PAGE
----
Introduction:

Communication through social media has revolutionized the lives of all people worldwide (Chang & Hsiao, 2014). Many studies have been conducted on social media usage such as blog usage, membership in virtual forums, activities in virtual social networks, interactive software usage, etc., in order to compete in the market and increase the interaction with potential and actual customers (Kaplan & Haenlein, 2010). Some of these media have become platforms with more than 30000 users and 25000 links to product or service lovers (Dimicco et al., 2010). This has even led some large organizations use intranet networks to form internal social networks through which they disseminate information and share knowledge in this field.

In this regard, influence and constant presence of social media, even in organizations and workplaces, has facilitated organizational communication and knowledge work which was impossible in the past (McAfee, 2006). Some managers believe that social media usage is considered in large organizations to improve communication between different departments.

Social media has gained popularity throughout the world over the last few years. The introduction of social media enables organizations to use new communication tools to communicate with their colleagues and clients. However, the understanding of social media usage is very limited and corporate executives are not aware of their advantages and disadvantages. The results of studies show that social networks are so widely used in current web that various organizations tend to exploit them, because social capital formed in social networks is the best tool for group and general activities of organizations. Therefore, organizations need to examine the effects of social media use at work by employees on their performance and examine the mediator variables in this relationship. Thus, this study tends to determine the effect of social media use at work on employee performance considering the mediating role of trust, shared vision, network ties and knowledge transfer in the Irancell Telecommunications Service Co.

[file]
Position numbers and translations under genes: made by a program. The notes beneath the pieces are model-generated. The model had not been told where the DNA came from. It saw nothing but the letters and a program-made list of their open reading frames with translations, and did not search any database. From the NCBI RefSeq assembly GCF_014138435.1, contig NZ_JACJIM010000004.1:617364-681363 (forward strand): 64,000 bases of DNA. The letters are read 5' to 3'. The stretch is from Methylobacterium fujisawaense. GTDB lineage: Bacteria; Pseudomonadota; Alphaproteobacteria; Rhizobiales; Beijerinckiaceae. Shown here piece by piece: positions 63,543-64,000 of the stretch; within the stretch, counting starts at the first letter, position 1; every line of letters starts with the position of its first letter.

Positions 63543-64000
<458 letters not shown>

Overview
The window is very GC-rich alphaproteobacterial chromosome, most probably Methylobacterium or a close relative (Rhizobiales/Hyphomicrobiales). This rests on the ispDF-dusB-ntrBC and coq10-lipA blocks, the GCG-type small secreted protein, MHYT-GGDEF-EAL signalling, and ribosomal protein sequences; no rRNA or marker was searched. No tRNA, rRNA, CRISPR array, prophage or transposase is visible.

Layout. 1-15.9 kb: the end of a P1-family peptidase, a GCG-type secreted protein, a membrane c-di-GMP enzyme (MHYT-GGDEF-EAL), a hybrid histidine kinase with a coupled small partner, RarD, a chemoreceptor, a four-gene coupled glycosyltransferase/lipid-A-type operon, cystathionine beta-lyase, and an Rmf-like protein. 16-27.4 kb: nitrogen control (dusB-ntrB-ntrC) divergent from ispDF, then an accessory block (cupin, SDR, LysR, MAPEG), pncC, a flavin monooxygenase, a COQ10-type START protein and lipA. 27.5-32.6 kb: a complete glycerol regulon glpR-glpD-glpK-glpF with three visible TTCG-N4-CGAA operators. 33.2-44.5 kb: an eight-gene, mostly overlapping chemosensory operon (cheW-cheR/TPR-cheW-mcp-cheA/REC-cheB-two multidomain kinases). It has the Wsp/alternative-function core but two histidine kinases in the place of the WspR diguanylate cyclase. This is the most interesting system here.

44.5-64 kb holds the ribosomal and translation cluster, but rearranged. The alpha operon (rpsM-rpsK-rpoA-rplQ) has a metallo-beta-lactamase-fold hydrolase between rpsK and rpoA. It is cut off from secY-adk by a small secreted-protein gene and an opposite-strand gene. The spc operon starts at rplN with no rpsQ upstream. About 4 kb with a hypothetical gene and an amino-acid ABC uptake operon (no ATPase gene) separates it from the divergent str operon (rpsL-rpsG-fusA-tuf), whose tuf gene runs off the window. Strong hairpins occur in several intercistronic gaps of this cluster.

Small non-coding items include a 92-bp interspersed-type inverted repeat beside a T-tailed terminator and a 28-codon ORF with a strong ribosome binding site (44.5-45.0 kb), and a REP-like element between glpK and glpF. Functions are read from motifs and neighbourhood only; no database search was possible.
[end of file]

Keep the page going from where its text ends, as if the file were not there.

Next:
Theoretical Framework: